Although he is never satisfied and is critical of the tightness he sees in his work, he does not intend to put down his brush and quit.

“If you have a creative side,” Hultquist said, “it needs to be expressed.”•

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  1. You can put your photos anywhere you like... When someone steals it they know it doesn't belong to them. And, a man getting a divorce is automatically not a nice guy...? That's ridiculous. Since when is need of money a conflict of interest? That would mean that no one should have a job unless they are already financially solvent without a job... A photographer is also under no obligation to use a watermark (again, people know when a photo doesn't belong to them) or provide contact information. Hey, he didn't make it easy for me to pay him so I'll just take it! Well heck, might as well walk out of the grocery store with a cart full of food because the lines are too long and you don't find that convenient. "Only in Indiana." Oh, now you're passing judgement on an entire state... What state do you live in? I need to characterize everyone in your state as ignorant and opinionated. And the final bit of ignorance; assuming a photo anyone would want is lucky and then how much does your camera have to cost to make it a good photo, in your obviously relevant opinion?

  2. Seventh Circuit Court Judge Diane Wood has stated in “The Rule of Law in Times of Stress” (2003), “that neither laws nor the procedures used to create or implement them should be secret; and . . . the laws must not be arbitrary.” According to the American Bar Association, Wood’s quote drives home this point: The rule of law also requires that people can expect predictable results from the legal system; this is what Judge Wood implies when she says that “the laws must not be arbitrary.” Predictable results mean that people who act in the same way can expect the law to treat them in the same way. If similar actions do not produce similar legal outcomes, people cannot use the law to guide their actions, and a “rule of law” does not exist.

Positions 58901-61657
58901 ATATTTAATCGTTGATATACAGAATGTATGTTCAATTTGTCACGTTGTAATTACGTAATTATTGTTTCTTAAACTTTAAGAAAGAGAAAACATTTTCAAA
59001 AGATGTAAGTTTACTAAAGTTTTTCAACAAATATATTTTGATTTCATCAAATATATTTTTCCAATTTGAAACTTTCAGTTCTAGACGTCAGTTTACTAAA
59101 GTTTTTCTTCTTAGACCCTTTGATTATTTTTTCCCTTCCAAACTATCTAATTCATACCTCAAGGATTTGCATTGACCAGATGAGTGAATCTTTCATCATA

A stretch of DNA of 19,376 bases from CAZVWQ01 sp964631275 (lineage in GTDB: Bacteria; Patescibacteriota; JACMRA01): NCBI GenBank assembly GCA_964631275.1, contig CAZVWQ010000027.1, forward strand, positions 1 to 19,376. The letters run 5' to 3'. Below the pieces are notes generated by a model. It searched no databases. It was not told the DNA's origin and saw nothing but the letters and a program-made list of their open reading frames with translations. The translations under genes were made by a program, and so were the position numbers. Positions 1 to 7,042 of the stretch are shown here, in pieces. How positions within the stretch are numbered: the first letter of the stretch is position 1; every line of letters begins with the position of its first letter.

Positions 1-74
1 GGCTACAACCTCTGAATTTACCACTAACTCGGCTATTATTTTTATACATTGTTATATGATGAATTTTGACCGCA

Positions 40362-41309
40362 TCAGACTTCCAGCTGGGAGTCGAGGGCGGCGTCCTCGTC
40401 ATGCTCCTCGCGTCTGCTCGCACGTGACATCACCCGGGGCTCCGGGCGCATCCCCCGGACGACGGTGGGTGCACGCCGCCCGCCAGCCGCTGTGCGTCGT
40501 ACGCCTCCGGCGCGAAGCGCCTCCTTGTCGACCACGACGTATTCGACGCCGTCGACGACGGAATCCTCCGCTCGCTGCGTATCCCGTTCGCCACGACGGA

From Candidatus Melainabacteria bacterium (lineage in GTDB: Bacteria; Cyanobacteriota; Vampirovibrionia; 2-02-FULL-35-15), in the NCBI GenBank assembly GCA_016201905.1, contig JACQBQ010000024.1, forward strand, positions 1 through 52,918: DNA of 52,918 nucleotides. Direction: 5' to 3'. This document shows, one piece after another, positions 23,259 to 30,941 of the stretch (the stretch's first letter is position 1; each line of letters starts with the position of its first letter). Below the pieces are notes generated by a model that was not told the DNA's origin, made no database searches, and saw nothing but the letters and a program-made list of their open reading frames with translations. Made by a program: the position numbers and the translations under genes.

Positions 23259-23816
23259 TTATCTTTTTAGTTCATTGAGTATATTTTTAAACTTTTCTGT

3. Linda, I sure hope you are not seeking a law license, for such eighteenth century sentiments could result in your denial in some jurisdictions minting attorneys for our tolerant and inclusive profession.

  4. Mazel Tov to the newlyweds. And to those bakers, photographers, printers, clerks, judges and others who will lose careers and social standing for not saluting the New World (Dis)Order, we can all direct our Two Minutes of Hate as Big Brother asks of us. Progress! Onward!

  5. My daughter was taken from my home at the end of June/2014. I said I would sign the safety plan but my husband would not. My husband said he would leave the house so my daughter could stay with me but the case worker said no her mind is made up she is taking my daughter. My daughter went to a friends and then the friend filed a restraining order which she was told by dcs if she did not then they would take my daughter away from her. The restraining order was not in effect until we were to go to court. Eventually it was dropped but for 2 months DCS refused to allow me to have any contact and was using the restraining order as the reason but it was not in effect. This was Dcs violating my rights. Please help me I don't have the money for an attorney. Can anyone take this case Pro Bono?